A few years ago while in the Netherlands I met Dr. Menke Steenbergen, a young Dutch veterinarian who was developing a company called Centaur Trainology. As a high level dressage rider and coach, she had been exposed to the research of rein tension, especially with dressage horses. Wanting to focus on preventative health care and equine welfare, she and her team had gone through many prototypes and researched what other companies had investigated, as they developed their own version of a rein tension device (RTD). Through the past several years they have worked out kinks, developed software, and improved the technology. Now they are confident to offer highly reliable, light-weight rein tension devices that wirelessly transmit data to a program on the computer. This has proven to be incredibly useful for riders and trainers, coaches and consultants, veterinarians, and researchers.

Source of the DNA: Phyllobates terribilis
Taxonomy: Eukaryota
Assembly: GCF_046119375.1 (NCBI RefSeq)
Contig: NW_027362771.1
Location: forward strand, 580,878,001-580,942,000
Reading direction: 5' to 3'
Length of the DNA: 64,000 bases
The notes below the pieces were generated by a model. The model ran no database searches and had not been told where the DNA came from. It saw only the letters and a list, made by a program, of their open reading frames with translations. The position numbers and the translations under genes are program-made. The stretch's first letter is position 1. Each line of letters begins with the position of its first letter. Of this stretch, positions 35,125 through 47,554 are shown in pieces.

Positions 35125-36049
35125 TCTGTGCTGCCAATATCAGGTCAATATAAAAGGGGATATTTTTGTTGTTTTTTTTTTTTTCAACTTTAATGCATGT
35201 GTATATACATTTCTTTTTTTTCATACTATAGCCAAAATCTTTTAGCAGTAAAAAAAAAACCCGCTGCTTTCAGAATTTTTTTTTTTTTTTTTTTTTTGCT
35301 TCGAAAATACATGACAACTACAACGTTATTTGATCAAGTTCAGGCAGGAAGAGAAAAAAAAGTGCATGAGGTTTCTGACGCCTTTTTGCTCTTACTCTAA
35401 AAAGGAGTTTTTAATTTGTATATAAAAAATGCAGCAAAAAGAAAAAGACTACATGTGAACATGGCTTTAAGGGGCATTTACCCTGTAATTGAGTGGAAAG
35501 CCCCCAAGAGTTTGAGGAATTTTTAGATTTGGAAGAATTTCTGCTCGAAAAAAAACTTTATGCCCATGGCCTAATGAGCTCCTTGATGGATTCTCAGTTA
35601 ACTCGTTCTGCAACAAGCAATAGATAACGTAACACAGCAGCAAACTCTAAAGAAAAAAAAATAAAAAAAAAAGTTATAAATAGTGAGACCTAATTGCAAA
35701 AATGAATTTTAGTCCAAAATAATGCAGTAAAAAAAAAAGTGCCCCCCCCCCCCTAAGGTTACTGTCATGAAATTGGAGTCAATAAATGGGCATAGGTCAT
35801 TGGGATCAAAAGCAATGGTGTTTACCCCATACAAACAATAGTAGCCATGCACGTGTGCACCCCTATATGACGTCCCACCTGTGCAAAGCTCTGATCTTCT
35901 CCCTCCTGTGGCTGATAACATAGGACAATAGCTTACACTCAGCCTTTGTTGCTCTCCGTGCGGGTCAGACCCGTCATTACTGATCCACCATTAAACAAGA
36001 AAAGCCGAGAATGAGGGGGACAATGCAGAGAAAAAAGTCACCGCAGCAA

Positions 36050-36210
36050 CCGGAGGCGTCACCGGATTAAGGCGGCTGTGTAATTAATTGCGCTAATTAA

Olympic dressage riders like Imke Schellekens Bartels have tested out the system, and happily use it with their own training and coaching. She and others want to know what is actually happening in the horse’s mouth as they train and ride. Veterinarians who work on specific regions of the equine body also find this device useful; from back problems to dental care to lameness to bit fitting. More and more practitioners are looking at the horse as a whole, where the mouth connects to the poll, to the back, to the legs, etc. By understanding what is happening at the mouth, it may be possible to reveal the source of other lamenesses and problems.
Dr. Steenbergen and her team of representatives around the world are eager to promote more conscientious training, riding, and competition practices. She has also written a book entitled Horse Signals: Look, Think, Act available in English that investigates equine behavior by looking at hundreds of tiny signals that give you a more solid idea of how your horse is doing and how you can improve working with them.
Written by Callie Rulli, Skylark Animal Bodywork, LLC